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Wednesday, Jan. 10, 2001

Jakarta's bicycle cabs hanging on


By RUDY MADANIR

JAKARTA (Kyodo) The tinkling of a bicycle bell may attract little attention in most parts of the world but in Tanjung Priok, North Jakarta, it could be your taxi ride.

In the overcrowded metropolis of about 10 million people, this old-style, two-wheeled form of public transport has survived despite decades of opposition from authorities.

Bicycle taxis are banned in Jakarta, but officials turn a blind eye as long as they "do not operate on main roads."

Locally called ojek sepeda, the bicycle taxi is officially forbidden along with its "older sister," the three-wheeled pedicab. City transportation regulations permit only vehicles with four wheels or more for public transport on roads.

Authorities say ojeks, which began appearing in the 1970s, are inhumane for their operators. But that does not stop hundreds of bicyclists from continuing to give rides to their many loyal passengers despite the constant threat that their means of livelihood could be seized.

Construction worker-turned ojek driver Rusmin said that in the past, corrupt officials would often seize the bikes and then demand bribes for their release. But now, he said, local officials are hesitant to crack down on the bicycle taxis amid the ongoing economic hardships.

The reform movement that toppled then Indonesian President Suharto in 1998 after 32 years in power also saw ojek drivers unite to resist any attempt to stamp out their trade.

"Everyone knows we can easily run amok if they seize our bicycles during this difficult time," Rusmin said.

Ojeks are equipped with a single passenger back seat made of sponge covered by synthetic leather. Their operators wait for passengers outside bus and train stations and at street junctions.

The secret to the bicycle taxis' survival is their low fares, which undercut Jakarta's other illegal forms of public transport, such as motorcycle taxis and pedicabs, and their ability to slip through Jakarta's traffic snarls and down narrow lanes to the doors of people's homes.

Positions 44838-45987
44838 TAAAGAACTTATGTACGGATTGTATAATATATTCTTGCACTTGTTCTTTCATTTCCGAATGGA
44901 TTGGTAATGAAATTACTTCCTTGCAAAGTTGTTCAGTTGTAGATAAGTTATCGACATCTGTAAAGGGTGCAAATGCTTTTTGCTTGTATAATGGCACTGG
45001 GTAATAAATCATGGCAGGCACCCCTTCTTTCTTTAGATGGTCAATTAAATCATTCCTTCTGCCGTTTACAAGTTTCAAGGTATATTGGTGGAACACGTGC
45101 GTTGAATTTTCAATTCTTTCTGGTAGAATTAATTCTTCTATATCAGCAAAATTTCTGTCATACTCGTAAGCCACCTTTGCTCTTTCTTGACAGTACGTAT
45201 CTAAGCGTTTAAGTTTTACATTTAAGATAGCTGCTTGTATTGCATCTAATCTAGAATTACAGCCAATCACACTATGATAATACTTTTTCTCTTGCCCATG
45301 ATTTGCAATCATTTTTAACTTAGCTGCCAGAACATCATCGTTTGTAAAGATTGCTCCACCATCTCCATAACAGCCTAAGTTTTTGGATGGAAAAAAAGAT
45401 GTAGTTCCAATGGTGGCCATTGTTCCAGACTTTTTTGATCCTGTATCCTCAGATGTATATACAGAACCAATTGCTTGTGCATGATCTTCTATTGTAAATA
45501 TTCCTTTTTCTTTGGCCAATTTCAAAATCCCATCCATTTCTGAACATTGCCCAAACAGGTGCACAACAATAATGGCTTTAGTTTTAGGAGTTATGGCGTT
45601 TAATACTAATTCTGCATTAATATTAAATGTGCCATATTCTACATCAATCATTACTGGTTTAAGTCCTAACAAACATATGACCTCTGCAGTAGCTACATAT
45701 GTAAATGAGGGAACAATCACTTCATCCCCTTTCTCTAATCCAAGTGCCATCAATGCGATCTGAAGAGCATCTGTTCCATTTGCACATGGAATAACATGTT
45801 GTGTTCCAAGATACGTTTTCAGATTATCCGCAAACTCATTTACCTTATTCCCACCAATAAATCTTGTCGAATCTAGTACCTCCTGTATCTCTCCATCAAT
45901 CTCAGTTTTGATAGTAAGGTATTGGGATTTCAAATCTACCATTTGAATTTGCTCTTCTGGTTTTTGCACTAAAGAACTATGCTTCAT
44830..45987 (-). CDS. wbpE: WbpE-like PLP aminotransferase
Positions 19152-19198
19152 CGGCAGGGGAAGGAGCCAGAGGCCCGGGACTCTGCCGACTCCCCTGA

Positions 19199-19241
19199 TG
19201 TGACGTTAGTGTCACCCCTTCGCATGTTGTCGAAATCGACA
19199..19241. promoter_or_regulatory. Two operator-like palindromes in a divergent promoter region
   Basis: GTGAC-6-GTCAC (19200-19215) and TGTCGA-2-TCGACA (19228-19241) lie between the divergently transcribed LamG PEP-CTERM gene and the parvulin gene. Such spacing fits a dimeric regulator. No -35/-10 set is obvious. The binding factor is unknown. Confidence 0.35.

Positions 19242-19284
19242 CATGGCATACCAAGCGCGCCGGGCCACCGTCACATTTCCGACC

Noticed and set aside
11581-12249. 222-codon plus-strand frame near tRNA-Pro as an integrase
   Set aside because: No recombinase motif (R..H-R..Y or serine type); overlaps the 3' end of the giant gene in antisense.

For many of their drivers, however, the ojek has been a lifeline during the prolonged economic crisis that has gripped the country since 1997 and seen the number of unemployed swell to 37 million.

Subagyo, 42, is just one of many poor farmers from Central Java moonlighting as an ojek driver.

He pays 2,000 rupiah (about $.020) a day to rent his bicycle taxi from an ojek rental center. That fee also entitles him to shared accommodation with fellow drivers, with seven sleeping in a 9-sq.-meter makeshift hut.

Charging between 1,000 to 2,000 rupiah a trip, he makes an average of 10,000 to 15,000 rupiah ($1 to $1.5) a day.

That sums puts his monthly earnings on a par with the minimum wage paid to workers in regular jobs in the city.

"I could accept doing work like this as I don't have enough education. But look at those with good education (senior high school and higher) who are forced by the economic crisis to do this kind of unrespected job. I feel sorry for them," said Subagyo, who is an elementary school dropout.

Jakarta officials continue to call ojeks inhumane but are likely to continue to turn a blind eye.

"As long as ojeks do not operate on main roads, we will not take any stern actions against them," said Muhammad Syafei of the North Jakarta Office of Security and Order.



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